I don’t remember how many days old Elaina was when the world ended, but I remember the details like it was yesterday. “When the world ended,” you ask. Yeah. When I got the phone call that her bilirubin levels were too high and she had to be admitted to the hospital to sit under the bili lights.
Let me back up, you know how I’m crazy? Well, my mom is kind of the opposite of me. She is laid back and generally calm, quiet and pretty shy. After Elaina was born, my mom had a tiny mini-meltdown. She kind of went cuckoo. My mom would come over to “visit” and she’d spend her entire visit undressing Elaina piece by piece to inspect her for anything out of the ordinary. She would take off her sock and stare at her foot and toes. And then move on to the next foot. She would work all the way up to her head checking for anything that might be a warning sign that something was wrong. She confessed to me (later) that a few times she had left my house in tears because Elaina just seemed “off” to her. Like, when she was 3 days old and not making eye contact. Ha! Anyway, so when my mom came over and told me that Elaina looked a little yellow to her, I wasn’t that worried. I mean, she had been inspecting Elaina under a microscope. Elaina didn’t look yellow to me? But, because I’m psycho, I made an appointment at her doctor’s office to get her checked out.
When we got there the doctor said that she did, in fact, look a little yellow. The doctor suggested we draw some blood to see what her levels were. She said she’d call me when she got the results to let me know how they looked. I actually wasn’t TOO worried. I had a good feeling about this. And then I got the phone call.
The doctor called and said that her levels were too high and we needed to head over to the hospital. They were waiting for us, she said. She said to bring enough clothes for about two days What the absolute f? We have to go to the hospital? And the hospital is WAITING for us?? I completely lost it. I started bawling crying. Now, a few of you may be thinking: jaundice is a relatively common thing in babies. Yeah, I know it is, but when I was told that my baby had jaundice (so severe that we had to head to the hospital) I freaked out. All medical logic and knowledge I had went out the window and immediately Elaina was pretty much dying or at the very least going to suffer brain damage. The doctor was so nice, she kept reassuring me and I kept apologizing for crying so much. I told Marvin we had to go to the hospital “IMMEDIATELY!! ELAINA HAS JAUNDICE”. He just looked at me in horror. He wasn’t helping. We quickly threw some bags together and drove separately to the hospital (he needed his truck to go to work in the morning).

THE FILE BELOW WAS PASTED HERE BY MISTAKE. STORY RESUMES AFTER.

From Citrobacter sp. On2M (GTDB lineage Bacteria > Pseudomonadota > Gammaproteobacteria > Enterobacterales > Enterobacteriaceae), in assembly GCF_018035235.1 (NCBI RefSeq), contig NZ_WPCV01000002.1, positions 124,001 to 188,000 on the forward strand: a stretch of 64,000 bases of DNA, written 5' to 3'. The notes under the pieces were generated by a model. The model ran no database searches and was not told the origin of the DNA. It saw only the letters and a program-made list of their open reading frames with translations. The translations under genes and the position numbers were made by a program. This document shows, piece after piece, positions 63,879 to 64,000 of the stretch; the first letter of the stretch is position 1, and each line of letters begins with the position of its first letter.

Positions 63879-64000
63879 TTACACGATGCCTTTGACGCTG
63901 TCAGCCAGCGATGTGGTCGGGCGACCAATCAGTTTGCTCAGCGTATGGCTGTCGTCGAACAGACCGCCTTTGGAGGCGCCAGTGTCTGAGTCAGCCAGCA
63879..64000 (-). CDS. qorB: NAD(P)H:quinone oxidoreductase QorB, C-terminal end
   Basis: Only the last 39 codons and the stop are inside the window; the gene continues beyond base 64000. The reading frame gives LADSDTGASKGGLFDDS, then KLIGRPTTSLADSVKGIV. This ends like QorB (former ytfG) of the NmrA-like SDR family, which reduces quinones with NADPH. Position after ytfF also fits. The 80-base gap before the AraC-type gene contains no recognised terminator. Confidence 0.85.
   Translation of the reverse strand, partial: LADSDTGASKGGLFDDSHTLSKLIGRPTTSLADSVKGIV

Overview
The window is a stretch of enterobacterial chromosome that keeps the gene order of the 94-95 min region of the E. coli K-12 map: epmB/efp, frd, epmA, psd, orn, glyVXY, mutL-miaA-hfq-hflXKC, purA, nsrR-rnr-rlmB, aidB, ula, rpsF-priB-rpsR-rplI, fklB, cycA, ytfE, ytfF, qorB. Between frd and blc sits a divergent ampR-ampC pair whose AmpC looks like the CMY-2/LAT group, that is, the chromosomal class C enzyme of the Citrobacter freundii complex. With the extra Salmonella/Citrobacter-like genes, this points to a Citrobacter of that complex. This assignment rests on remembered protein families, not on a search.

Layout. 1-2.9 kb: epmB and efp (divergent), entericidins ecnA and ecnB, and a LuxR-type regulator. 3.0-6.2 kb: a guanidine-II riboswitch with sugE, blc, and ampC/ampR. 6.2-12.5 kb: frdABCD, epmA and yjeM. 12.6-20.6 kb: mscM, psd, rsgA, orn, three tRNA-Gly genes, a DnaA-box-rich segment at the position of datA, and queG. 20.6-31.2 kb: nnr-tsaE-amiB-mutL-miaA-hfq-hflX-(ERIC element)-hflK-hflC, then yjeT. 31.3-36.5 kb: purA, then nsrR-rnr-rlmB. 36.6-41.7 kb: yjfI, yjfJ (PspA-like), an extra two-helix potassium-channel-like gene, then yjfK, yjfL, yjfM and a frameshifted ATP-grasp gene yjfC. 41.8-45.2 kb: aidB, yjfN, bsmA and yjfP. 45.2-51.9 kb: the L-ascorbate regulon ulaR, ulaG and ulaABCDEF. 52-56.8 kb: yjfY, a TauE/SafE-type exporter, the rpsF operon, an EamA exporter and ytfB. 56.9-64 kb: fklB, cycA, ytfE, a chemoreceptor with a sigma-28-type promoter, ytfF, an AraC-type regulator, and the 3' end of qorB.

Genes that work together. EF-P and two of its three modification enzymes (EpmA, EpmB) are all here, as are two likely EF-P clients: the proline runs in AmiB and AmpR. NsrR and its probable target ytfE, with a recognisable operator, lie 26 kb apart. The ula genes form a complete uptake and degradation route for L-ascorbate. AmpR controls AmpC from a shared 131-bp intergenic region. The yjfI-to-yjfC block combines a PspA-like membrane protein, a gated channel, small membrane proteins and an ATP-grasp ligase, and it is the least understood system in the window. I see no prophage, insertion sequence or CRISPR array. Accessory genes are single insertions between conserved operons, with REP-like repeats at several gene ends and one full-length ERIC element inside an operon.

Babies cry when they are in the car. I mean, some are content and just chill, but most cry any time the vehicle stops. As long as you are driving the baby is fine, but catch a red light and the baby lets you have it. This makes you want to punch anyone who drives slow or causes you to stop. I’ve run a few red lights in those newborn stages just to keep her happy. So, I drove Elaina to the hospital. I was bawling crying the entire time. I was talking to her “it’s going to be ok! Don’t worry. You’re going to get better” She was about seven days old and cried every time the car stopped, and now she had JAUNDICE so her crying was really freaking me out. We got to the hospital. We went to the registration desk and told the lady who we were. She looked confused. She took what seemed like EVER to get our information all settled and then we had to sit in the emergency room and wait for our room to be ready.
I was freaking out inside because SHE HAS JAUNDICE and needs to get under the lights as soon as possible so she can get better! Minutes felt like hours. I tried to nurse her in the ER, but it was early in our nursing relationship and I couldn’t do it without flashing people and there were a few men that were looking my way a little too intently. Gross. Then, Marvin looked at me seriously and said: “Diana….is she going to be ok?” Oh, crap. I instantly felt horrible. I know a little TOO much medical stuff and Marvin knows very little. So, when I was screaming crying and acting like a crazy person packing things and telling him Elaina had jaundice and we had to go to the hospital immediately, he freaked out. I guess because I was insane at the time he just did what he was told, but my behavior pointed to the fact that she had a life threatening illness. I explained to him what was going on and how common it was and how she would be fine. I apologized profusely for scaring him. He looked instantly relieved, “Oh ok….I didn’t know.” Oops. Sorry, Marv.